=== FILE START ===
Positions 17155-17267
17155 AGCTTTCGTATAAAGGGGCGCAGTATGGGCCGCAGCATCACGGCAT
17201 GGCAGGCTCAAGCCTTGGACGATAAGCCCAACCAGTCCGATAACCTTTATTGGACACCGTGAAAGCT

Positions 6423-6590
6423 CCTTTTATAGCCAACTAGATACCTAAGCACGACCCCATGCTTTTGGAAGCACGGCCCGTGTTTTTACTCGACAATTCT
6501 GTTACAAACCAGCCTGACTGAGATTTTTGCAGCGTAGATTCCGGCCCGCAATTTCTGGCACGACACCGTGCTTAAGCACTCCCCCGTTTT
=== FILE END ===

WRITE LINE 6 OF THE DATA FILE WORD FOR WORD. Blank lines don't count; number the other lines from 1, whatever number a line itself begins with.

6501 GTTACAAACCAGCCTGACTGAGATTTTTGCAGCGTAGATTCCGGCCCGCAATTTCTGGCACGACACCGTGCTTAAGCACTCCCCCGTTTT